Quackademic medicine

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Quackademic medicine is a pejorative term used in the science based medicine community for the infiltration of alternative medicine (quackery) into academic medicine, or attempts at “diverting research time, money, and other resources from more fruitful lines of investigation in order to pursue a theory that has no basis in biology”.[1][2] The term was coined by blogger R.W. Donnell.[3]

For example, David Gorski critiqued Brian M. Berman, M.D., founder of the Center for Integrative Medicine, University of Maryland School of Medicine and the holder of multiple NCCAM center grants, and other institutions, for having written "There was nevertheless evidence that both real acupuncture and sham acupuncture were more effective than no treatment and that acupuncture can be a useful supplement to other forms of conventional therapy for low back pain", and castigated editors and peer reviewers at the New England Journal of Medicine for having allowed it to be published, since it effectively recommended deliberately misleading patients in order to achieve a known placebo effect.[4][1]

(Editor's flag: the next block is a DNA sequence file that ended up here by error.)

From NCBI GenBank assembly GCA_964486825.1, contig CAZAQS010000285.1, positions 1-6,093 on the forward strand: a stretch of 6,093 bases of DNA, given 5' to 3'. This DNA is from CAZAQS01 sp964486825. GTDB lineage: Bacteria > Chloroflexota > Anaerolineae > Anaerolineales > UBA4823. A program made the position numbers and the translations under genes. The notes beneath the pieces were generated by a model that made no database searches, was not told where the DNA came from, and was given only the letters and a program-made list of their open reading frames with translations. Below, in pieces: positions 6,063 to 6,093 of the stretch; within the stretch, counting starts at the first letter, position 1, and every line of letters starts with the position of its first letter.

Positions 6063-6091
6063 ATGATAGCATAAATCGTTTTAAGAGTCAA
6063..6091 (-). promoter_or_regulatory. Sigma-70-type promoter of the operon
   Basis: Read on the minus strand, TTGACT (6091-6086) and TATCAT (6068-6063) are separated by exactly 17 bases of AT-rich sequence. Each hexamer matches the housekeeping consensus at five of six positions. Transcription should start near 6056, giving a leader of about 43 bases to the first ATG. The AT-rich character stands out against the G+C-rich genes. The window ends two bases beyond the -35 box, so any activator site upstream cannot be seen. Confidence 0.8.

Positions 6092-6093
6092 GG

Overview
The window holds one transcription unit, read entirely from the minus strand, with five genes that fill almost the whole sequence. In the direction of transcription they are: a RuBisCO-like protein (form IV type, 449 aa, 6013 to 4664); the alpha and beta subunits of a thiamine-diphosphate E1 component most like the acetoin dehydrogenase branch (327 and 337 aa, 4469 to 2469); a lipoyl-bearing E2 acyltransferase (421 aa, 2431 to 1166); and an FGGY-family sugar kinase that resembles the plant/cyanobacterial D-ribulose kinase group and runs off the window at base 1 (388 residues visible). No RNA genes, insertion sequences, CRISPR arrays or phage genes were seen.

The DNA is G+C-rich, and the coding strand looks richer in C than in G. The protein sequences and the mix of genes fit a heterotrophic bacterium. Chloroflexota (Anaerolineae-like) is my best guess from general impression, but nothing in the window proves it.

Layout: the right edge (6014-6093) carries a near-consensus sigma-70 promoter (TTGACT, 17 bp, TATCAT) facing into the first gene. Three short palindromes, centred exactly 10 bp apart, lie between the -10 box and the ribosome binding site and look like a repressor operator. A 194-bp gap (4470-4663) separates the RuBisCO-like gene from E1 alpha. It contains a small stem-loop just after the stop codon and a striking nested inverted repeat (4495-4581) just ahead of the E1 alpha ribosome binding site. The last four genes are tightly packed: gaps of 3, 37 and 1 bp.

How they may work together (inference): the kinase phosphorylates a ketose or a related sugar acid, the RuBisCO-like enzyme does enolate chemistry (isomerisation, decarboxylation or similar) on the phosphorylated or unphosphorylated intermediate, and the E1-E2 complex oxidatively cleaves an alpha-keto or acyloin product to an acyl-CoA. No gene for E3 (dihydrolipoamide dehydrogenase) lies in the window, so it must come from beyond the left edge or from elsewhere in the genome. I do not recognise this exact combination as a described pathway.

References[edit]

  1. ^ a b , David Gorski for Science Based Medicine. August 3, 2010 Credulity about acupuncture infiltrates the New England Journal of Medicine
  2. ^ Steven Novella for Science Based Medicine. August 4, 2010 Acupuncture Pseudoscience in the New England Journal of Medicine
  3. ^ R. W. Donnell for Notes from Dr. RW Blog. January 23, 2008 Exposing Quackery in Medical Education
  4. ^ Berman BM et al. Acupuncture for Chronic Low Back Pain, New England Journal of Medicine, 2010; 363:454-461 PMID 20818865